that the limits to a particular student's availability are such that a search for employment in the local labor market would have an unreasonably low probability of success. In Sickafuse we articulated some of the considerations relevant in determining the extent of the limitation a claimant's student status places on availability and the likelihood that the claimant would abandon his commitment to educational pursuits in order to be available for employment.

In Sickafuse, as here, the claimant asserted a willingness to withdraw from classes, if necessary, to secure employment. We noted indicia in the record which discredited this assertion. We noted that the claimant had begun his matriculation as a full-time college student after the employer had reduced his work hours. We also noted that the record indicated meager efforts on the claimant's part to secure employment. Finally, we found it significant that the claimant's spouse was employed and was contributing to the support of the household, tending to negate any inference that necessity would require him to leave school and secure full-time employment.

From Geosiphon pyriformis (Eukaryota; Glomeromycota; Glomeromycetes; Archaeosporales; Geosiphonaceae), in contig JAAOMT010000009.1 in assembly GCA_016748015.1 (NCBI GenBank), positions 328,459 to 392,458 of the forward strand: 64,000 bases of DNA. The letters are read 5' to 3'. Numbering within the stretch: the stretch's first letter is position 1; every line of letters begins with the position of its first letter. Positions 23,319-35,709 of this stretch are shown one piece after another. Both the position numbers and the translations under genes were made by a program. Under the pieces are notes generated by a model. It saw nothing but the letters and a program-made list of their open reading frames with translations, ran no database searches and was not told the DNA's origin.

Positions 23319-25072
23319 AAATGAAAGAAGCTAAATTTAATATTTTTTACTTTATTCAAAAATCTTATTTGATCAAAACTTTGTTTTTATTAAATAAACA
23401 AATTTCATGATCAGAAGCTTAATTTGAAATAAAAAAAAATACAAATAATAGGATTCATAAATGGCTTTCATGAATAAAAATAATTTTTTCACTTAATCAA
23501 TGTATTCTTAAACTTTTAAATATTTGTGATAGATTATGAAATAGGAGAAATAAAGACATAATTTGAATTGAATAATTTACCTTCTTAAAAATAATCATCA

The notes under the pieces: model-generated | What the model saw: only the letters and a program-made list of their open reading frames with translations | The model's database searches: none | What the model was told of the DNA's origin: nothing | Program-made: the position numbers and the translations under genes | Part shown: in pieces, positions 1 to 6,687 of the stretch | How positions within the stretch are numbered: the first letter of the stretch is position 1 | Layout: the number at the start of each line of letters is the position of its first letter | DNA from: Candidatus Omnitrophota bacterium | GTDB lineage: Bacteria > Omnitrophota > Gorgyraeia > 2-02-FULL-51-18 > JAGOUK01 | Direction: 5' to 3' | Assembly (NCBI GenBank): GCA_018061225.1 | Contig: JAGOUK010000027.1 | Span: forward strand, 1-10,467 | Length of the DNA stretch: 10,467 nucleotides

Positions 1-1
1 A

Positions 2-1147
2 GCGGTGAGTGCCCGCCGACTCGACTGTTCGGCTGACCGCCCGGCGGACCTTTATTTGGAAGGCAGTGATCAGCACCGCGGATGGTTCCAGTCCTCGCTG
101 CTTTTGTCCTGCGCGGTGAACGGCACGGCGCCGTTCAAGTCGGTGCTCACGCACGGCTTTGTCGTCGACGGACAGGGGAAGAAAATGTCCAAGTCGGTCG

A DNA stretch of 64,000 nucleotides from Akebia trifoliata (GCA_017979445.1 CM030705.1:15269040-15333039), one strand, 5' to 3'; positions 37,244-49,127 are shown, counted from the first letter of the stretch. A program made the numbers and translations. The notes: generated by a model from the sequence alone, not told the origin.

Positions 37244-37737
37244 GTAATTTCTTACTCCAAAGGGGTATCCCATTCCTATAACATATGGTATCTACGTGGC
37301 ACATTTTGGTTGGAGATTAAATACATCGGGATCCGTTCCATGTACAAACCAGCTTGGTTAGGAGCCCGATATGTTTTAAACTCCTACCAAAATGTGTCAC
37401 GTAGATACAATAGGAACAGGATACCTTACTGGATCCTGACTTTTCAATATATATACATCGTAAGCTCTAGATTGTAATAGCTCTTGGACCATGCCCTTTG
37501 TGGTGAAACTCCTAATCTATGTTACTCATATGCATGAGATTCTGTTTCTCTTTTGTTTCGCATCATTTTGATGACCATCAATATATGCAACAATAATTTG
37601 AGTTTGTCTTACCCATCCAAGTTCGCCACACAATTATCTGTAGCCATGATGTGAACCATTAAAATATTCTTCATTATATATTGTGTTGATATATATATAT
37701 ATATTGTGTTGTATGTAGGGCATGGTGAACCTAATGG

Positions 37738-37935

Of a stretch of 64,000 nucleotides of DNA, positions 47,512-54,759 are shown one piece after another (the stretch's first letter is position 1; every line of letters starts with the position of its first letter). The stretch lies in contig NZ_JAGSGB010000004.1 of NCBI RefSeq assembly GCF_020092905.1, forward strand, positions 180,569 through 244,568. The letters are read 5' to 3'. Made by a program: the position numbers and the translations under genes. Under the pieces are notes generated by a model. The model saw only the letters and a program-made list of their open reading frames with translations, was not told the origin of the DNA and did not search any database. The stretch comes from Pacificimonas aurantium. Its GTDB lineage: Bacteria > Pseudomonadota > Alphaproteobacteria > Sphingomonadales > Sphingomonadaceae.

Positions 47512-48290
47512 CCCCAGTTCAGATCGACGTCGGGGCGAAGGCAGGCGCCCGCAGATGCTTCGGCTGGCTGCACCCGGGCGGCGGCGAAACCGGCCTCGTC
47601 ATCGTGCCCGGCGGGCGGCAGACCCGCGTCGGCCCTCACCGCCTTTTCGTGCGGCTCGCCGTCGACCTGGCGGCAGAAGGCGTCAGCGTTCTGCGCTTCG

In the case at bar we note that the record supports findings of the referee,*fn2 but that additional findings are necessary, however, to determine the extent to which Claimant's commitment to educational pursuits limits his availability. These would include findings regarding Claimant's employment history, his efforts to secure employment while enrolled, and the particulars of his financial circumstance.*fn3 After the Board

[ 79 Pa. Commw. Page 121]

    has carried out its factfinding role and arrives at a fresh determination, we can determine if new findings are consistent with a conclusion that Claimant was available or unavailable for work.*fn4


Now, December 15, 1983, the order of the Unemployment Compensation Board of Review in the above referenced matter, No. B-207040, dated June 21, 1982, is hereby vacated and the matter remanded for proceedings consistent with this opinion. Jurisdiction is relinquished.

Judge Barbieri dissents.


Vacated and remanded.